Bradley Cooper Faces Backlash Over Prosthetic Nose: “More Antisemitic Than Kanye”

The Hangover
star Bradley Cooper is facing backlash from social media users for wearing prosthetics to enhance the size of his nose. Cooper, 48, put on a larger nose for the biographical drama film Maestro, in which he plays Jewish composer Leonard Bernstein. Netflix describes the upcoming drama as a “towering and fearless love story” about Bernstein and his wife, Felicia Montealegre Cohn Bernstein.

To X (formerly Twitter) users, the prosthetic was uncalled for and is “wildly antisemitic.” @fatfabfeminist writes, “you playing a jewish person and adding a prosthetic nose like this?? is that not wildly antisemitic????”

@fairygodyinzer believes the notion was more “antisemitic” than Kanye’s infamous remarks on Hitler. “The way Leonard Bernstein would’ve ruined my life and the way Hitler himself directed this film because the prosthetic nose on Bradley Cooper I’m not gonna lie is more antisemitic than Kanye West.”

The photos below show a side-by-side of Bernstein and the actor.

In my opinion, their noses don’t look similar, and Cooper’s wasn’t even well done.

I agree with the people saying the special effects makeup was unnecessary, but bashing it as “antisemitism” is a bit of a stretch – even Bernstein’s family agrees. According to the composer’s three children – Jamie, Alexander, and Nina – they are incredibly “touched” by Cooper’s commitment to portraying their father and were even involved in making the film. “Bradley Cooper included the three of us along every step of his amazing journey as he made his film about our father,” the statement reads on Instagram. “We were touched to the core to witness the depth of his commitment, his loving embrace of our father’s music, and the sheer open-hearted joy he brought to his exploration. It breaks our hearts to see any misrepresentations or misunderstandings of his efforts.”

“It happens to be true that Leonard Bernstein had a nice, big nose. Bradley chose to use makeup to amplify his resemblance, and we’re perfectly fine with that. We’re also certain that our dad would have been fine with it as well. Any strident complaints around this issue strike us above all as disingenuous attempts to bring a successful person down a notch a practice we observed all too often perpetrated on our own father,” it adds.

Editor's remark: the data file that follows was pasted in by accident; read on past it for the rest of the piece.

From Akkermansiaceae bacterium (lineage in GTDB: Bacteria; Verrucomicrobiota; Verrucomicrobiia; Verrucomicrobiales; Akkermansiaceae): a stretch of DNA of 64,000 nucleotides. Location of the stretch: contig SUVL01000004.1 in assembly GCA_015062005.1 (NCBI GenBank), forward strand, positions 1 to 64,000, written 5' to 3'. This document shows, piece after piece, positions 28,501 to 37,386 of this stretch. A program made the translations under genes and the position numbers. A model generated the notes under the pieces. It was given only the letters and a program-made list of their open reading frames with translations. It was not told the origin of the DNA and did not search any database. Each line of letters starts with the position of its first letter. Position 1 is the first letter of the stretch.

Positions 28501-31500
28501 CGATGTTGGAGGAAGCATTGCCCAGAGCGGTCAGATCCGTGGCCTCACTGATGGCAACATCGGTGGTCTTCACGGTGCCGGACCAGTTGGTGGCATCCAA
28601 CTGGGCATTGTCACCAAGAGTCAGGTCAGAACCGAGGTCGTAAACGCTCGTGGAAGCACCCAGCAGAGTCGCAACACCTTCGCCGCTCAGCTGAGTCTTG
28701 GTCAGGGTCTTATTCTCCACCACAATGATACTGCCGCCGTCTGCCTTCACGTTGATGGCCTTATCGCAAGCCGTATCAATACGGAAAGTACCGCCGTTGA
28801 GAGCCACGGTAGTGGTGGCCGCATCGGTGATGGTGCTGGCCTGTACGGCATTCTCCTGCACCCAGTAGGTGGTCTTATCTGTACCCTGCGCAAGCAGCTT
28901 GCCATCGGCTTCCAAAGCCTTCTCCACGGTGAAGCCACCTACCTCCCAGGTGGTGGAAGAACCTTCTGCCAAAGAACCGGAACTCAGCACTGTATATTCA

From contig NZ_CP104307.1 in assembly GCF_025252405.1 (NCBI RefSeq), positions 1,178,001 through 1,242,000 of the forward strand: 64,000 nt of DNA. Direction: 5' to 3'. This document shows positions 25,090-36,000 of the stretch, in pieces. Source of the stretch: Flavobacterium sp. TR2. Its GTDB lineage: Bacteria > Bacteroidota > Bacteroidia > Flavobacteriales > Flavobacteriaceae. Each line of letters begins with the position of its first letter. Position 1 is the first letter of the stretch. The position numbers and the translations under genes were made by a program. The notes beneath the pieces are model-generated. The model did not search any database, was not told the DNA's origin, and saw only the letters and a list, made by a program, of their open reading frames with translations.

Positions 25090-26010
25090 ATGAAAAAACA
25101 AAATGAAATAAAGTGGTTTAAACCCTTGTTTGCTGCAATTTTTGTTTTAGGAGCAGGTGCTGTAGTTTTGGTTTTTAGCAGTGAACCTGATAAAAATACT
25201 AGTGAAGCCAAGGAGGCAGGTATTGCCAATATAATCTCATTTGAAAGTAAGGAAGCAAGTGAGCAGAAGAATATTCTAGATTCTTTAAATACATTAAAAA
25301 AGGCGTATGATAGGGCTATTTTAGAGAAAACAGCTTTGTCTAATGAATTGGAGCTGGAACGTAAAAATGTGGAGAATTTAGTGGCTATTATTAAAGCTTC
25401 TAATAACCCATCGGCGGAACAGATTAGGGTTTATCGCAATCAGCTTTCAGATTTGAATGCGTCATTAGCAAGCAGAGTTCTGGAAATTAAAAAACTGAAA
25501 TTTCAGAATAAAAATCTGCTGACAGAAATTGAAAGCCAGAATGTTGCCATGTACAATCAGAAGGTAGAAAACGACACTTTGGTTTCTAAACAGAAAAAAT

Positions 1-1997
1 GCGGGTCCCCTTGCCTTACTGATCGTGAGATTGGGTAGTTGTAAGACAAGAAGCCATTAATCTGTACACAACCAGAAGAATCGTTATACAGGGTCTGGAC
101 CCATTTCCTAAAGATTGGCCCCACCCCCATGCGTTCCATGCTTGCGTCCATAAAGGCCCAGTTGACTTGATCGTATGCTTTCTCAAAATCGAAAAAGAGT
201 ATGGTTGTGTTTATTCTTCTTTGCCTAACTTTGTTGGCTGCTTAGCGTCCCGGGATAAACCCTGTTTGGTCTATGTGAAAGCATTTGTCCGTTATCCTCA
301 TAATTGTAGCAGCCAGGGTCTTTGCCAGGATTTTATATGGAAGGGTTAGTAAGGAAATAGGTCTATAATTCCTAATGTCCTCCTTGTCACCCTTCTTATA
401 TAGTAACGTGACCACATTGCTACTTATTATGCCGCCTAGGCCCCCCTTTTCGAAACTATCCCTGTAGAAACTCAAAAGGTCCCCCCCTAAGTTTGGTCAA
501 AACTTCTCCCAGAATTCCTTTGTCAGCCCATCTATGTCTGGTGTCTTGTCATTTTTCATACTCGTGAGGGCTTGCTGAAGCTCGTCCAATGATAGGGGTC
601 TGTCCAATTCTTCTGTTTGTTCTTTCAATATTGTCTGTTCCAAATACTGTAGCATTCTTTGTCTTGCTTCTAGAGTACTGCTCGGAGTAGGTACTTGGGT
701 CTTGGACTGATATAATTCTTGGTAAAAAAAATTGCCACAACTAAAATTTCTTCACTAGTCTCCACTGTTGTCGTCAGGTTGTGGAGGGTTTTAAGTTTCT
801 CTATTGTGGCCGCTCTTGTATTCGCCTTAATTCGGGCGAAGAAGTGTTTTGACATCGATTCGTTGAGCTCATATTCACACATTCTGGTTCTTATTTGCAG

“At all times during the making of this film, we could feel the profound respect and yes, the love that Bradley brought to his portrait of Leonardo Bernstein and his wife, our mother Felicia,” the three conclude. “We feel so fortunate to have had this experience with Bradley, and we can’t wait for the world to see his creation.”

It’s unfortunate how so many reactionary people online label something or someone as “racist,” “fatphobic,” or “antisemitic” without actually taking the time to consider the intention behind the action. A couple of months ago, I witnessed one makeup artist on TikTok face unnecessary backlash after she was asked to test her makeup on a “darker” base. She responded by applying black paint on her arm to put the product on top of it – then she was labeled racist and faced harsh criticism for no reason.

Context is gone. Most people resort to assumptions rather than empathy or understanding, and we’re witnessing the consequences of it. Internet users are now more divided than ever, and I’m afraid they may carry their online behavior into the real world.

Bernstein’s family looked forward to witnessing an artistic portrayal of their parents’ love and romance, and if they’re happy, everyone else should be as well.

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